Reverend Happy Watkins

If you haven't heard of Pastor Happy Watkins, chances are you haven't been to a MLK Day rally in Spokane.

A tradition lasting for more than three decades, Watkins recites Dr. Martin Luther King's "I Have a Dream" speech before the yearly march.

"My White grandma took us to these marches every single year," Nikki Jones, Spokane-NAACP Vice President, said. "She would ask how we felt when we heard that speech. We knew it was coming. That was our favorite moment."

For a man who has seen so much, 2020 and 2021 presented a first-time problem for the march's go-to speaker. The COVID-19 pandemic forced organizers to cancel the yearly march and opt for a virtual alternative.

"These are different times," Freda Gandy, the executive director for the Martin Luther King Jr. Family Outreach Center and MLK march organizer, said. "Normally, we're out there having our annual unity rally, and march, and a resource fair after that. But due to COVID all of that was cancelled."

Gandy opted for an alternative way to celebrate the legacy of Dr. Martin Luther King Jr. in Spokane. She felt there was too much that had occurred since the last holiday: nationwide and local Black Lives Matter protests, increasing conversations about racial equity, and an overall sense of growth and progress thorough the city of Spokane.

The MLK Family Outreach Center opted for several alternatives: a virtual 5k so people could individually march in honor of Dr. King, a food drive, and a book drive for children.

But there can't be a MLK day in Spokane without Pastor Happy Watkins, Gandy said. So, like many things in the COVID-era, Gandy took a tradition and virtualized it.

Watkins is the opposite of shy, but it's common knowledge that Watkins will shy away from one thing: talking about himself and his accolades. (It's even a personality trait specified in this profile on him from the Spokesman-Review.)

"He won't talk much about it, but he's taught me everything I know in terms of organizing a march, all the logistics. Happy (Watkins) has been there since day one," Gandy said.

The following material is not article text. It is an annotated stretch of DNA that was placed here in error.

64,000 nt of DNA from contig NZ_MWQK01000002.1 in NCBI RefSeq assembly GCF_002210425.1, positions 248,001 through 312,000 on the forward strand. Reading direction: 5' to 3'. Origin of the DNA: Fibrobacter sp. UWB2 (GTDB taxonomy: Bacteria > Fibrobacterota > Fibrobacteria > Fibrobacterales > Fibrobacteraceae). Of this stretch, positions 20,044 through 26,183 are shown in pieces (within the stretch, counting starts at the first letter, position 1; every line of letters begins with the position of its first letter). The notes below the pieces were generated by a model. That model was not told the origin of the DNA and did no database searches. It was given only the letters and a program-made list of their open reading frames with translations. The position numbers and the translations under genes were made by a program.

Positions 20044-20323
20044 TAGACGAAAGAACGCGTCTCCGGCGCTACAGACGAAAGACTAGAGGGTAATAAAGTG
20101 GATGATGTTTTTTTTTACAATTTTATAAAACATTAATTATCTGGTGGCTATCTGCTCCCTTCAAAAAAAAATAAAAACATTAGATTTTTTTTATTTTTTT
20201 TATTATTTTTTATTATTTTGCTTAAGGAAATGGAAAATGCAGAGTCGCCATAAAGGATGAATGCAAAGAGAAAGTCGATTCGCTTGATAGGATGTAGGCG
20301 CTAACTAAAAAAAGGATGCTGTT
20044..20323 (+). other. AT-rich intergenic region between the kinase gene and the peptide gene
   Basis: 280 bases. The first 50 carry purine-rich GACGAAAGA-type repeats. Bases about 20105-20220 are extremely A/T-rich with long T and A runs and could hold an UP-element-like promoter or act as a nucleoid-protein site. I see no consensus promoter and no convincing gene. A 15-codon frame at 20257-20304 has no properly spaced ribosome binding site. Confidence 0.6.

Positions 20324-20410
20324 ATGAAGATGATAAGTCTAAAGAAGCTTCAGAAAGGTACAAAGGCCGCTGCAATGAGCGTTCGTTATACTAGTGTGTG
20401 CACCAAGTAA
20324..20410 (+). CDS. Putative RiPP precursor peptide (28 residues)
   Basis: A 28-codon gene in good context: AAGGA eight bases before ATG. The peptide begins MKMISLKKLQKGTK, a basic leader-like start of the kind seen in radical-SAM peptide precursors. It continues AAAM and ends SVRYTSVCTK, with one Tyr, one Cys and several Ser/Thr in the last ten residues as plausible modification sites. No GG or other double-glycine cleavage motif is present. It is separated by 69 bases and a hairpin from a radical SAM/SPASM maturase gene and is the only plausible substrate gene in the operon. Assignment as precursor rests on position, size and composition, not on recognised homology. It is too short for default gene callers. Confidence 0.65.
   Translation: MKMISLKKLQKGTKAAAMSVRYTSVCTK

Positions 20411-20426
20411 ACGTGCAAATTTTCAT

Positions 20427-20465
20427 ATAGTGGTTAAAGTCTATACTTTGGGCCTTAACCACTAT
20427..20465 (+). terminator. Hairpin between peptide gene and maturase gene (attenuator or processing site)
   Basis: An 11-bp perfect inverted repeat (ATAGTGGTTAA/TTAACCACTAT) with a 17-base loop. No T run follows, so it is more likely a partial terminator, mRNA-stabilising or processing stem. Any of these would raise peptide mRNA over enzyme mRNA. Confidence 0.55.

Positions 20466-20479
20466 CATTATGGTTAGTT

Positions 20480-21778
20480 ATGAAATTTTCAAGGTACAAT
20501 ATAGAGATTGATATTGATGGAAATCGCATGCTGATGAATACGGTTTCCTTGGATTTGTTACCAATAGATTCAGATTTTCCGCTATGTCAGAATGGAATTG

Spokane-NAACP President Kiantha Duncan praised Watkins commitment and service to Spokane's community, noting she was "happy to follow behind" his footsteps. She credits Watkins for laying the foundation for local Black leaders in the Inland Northwest.

"I often wonder," Duncan said. "How must that feel to have seen so many iterations of this city evolve over the time you've been saying this same speech?"

Duncan said the Spokane Watkins started working in decades ago has evolved and progressed. Following along with the idea that bones are quicker to break then heal, Duncan believes Spokane "finally is getting a MRI."

"There is more conversation happening. There are more people talking about (racial injustice and racial inequity). More entities willing to engage in the conversation," Duncan said. "I don't want to minimize that at all because that actually is movement."

Other leaders with Spokane-NAACP agreed with Duncan's sentiment on progress and a roadmap to change.

"This summer, the school board passed the equity resolution," Nicole Jenkins-Rosenkrantz, Spokane NAACP Vice President and Spokane Public Schools Community Partnerships Manager, said. "I feel very hopeful that we can continue pushing on systems, both together collaboratively.

"With Better Health Together, we're making sure that we're continuing to push anti-racist training, deconstructing white supremacy, diversity-equity inclusion and how to actually walk out that process with a lot of resources with continual engagement," Kurtis Robinson, Spokane NAACP Vice President and Better Health Together Board Member, said.

Duncan also credited MultiCare, Providence, and the city of Spokane - specifically, Mayor Nadine Woodward.